October 8, 2012


Who's Afraid of the Big Bad Disruption? (Jonathan Marks, 10/05/12, Inside Higher Ed)

As a politics professor, I feel I should know something about health policy, but it is mostly dread that made me sign up for Ezekiel Emanuel's class, Health Policy and the Affordable Care Act, through Coursera. Word is that higher education is about to be disrupted by online providers, like Coursera and Udacity, and their MOOCs (massive open online courses). If students can take political philosophy with Harvard's Michael Sandel for free, why will they pay to take it with me?

 Have you seen Professor Sandel's course? I bet I am not alone in wanting to take his more than I want to take mine. Sebastian Thrun, co-founder of Udacity, predicts that in 50 years there will be no more than 10 higher education institutions. Thrun isn't quietly waiting for his prediction to pan out, either. Pearson VUE recently contracted to administer proctored final exams for some of Udacity's courses, an important step toward offering credit that most colleges will find hard to reject.

But the "college credit monopoly" may have been the only thing protecting me from Sandel. Dean Dad explains that students who can get college credits for free will have more incentive than ever to max out the transfer credits they are allowed and less incentive than ever to buy my college's expensive products, including, I cannot help emphasizing, me.  It is just my luck that, amid what some are calling a great stagnation, one of the few big advances in the offing wants to eat my job. I signed up for Health Policy and the Affordable Care Act, then, half-hoping for a bad experience.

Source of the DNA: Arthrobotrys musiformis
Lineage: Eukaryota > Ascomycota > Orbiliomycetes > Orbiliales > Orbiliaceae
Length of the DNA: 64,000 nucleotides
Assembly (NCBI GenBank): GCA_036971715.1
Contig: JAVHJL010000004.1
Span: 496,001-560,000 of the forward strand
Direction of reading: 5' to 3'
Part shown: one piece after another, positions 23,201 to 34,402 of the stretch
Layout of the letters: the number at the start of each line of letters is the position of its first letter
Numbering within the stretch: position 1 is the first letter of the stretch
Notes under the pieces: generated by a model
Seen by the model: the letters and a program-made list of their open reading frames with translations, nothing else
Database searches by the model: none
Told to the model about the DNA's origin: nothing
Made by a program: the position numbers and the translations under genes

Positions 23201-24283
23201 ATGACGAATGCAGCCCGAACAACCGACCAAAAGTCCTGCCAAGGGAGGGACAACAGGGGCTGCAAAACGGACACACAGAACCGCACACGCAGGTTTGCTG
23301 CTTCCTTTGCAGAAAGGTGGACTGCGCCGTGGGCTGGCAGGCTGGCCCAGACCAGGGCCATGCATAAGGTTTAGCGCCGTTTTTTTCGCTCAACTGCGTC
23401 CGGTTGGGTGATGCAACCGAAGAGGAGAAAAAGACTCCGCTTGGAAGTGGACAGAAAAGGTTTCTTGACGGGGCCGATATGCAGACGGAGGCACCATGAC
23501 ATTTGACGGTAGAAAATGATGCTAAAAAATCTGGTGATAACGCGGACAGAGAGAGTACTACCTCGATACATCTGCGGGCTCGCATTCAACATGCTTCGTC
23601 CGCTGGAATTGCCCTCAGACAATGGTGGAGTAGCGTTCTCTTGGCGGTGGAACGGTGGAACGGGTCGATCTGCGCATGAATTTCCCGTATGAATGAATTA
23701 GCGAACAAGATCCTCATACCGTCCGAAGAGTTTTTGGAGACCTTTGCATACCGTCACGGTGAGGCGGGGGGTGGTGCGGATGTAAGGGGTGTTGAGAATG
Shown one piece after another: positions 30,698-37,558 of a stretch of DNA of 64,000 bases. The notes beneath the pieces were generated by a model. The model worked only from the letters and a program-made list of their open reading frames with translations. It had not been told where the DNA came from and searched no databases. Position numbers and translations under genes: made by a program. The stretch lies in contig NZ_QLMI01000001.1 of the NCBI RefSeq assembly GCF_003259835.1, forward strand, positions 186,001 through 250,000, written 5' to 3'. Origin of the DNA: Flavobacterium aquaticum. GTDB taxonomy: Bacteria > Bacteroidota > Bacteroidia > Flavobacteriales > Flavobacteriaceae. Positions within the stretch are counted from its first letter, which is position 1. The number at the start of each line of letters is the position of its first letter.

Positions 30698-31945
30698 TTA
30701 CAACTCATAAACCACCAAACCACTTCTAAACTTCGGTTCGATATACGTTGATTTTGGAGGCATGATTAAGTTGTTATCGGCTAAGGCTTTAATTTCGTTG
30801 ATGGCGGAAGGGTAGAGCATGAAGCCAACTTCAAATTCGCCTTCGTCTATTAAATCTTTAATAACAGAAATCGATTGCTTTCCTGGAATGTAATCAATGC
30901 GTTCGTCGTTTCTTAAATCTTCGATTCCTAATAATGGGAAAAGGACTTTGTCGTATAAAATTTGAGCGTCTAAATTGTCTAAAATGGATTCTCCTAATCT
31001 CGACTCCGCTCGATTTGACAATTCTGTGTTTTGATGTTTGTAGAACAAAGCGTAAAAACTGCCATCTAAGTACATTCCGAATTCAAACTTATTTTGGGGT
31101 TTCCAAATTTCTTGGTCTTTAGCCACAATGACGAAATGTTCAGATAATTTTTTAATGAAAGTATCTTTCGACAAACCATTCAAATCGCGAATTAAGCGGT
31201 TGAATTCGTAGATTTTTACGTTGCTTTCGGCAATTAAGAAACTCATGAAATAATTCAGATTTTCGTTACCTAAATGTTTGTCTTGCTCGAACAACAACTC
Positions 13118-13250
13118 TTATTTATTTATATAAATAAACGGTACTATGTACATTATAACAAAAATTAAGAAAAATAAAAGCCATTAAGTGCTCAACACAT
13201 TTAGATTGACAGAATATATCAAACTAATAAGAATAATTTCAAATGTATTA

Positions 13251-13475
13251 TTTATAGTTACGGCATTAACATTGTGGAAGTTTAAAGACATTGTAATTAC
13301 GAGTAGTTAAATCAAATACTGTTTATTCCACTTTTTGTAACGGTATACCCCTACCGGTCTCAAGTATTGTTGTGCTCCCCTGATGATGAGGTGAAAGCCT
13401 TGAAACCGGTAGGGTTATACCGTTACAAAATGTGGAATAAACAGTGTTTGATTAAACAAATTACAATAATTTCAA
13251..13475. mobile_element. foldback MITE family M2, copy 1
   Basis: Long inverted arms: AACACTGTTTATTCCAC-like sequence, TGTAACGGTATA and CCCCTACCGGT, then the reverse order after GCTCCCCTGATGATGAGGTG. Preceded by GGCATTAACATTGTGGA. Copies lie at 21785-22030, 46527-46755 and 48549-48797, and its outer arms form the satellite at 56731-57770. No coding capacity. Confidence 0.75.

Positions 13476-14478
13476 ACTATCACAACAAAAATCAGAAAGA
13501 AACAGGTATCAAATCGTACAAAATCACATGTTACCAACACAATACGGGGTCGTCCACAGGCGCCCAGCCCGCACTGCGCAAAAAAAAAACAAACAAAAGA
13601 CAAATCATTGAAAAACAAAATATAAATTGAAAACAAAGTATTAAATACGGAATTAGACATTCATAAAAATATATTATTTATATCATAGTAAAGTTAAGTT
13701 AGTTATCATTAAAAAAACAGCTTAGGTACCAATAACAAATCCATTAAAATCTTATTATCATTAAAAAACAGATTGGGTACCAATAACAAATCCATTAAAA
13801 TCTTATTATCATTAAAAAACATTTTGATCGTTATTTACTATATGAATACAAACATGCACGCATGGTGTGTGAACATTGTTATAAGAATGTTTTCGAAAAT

But at first, the course seemed alarmingly good. Emanuel, as health policy adviser to the director of the OMB, helped craft the Affordable Care Act. An oncologist, author and food critic, he is disgustingly accomplished. No wonder that over 30,000 students wanted to be in a virtual room with Emanuel, now a vice-provost and professor at the University of Pennsylvania. A wry and engaging lecturer, Emanuel delivered. Though he did not hide his affection for the Affordable Care Act, he also revealed some of the cynical calculations that went into the law.

Had we paid any money, we would have gotten our money's worth: an insider's account of the challenges the American health care system faces, of how the Affordable Care Act seeks to meet them, and of obstacles to the new law's success. Professor Emanuel's lectures were supplemented by informative readings that covered in depth the very topics, like malpractice reform, cost control, and innovation, that a health policy novice wants to know more about.

After completing the eight-week course, however, I am optimistic that this kind of MOOC will not eat my job because it and I are not really in the same business. At Ursinus College, where I teach, the faculty and administration work individually and collectively to help our students cultivate judgment, the capacity to decide what to think or how to act in areas, like health policy, where no formula can generate the right answer. While we cannot help our students without demanding that they take an active role in their education, we also assume that they do not come in with their judgments already cultivated. College should be a transformative experience for them, and they will need guidance.

For all its virtues, Health Policy and the Affordable Care Act offered almost no guidance, and I now think, as I will explain later, that this absence of guidance is not a temporary defect that tweaks will soon correct, but rather a built-in feature of the Coursera model.

It's a quaint theory, but if we cared about educating kids we wouldn't send so many ineducable ones to college.  Instead, higher education exists to give job applicants diplomas like the ones those hiring them have.  They're just stars to differentiate us from the other sneeches.

Posted by at October 8, 2012 5:23 AM

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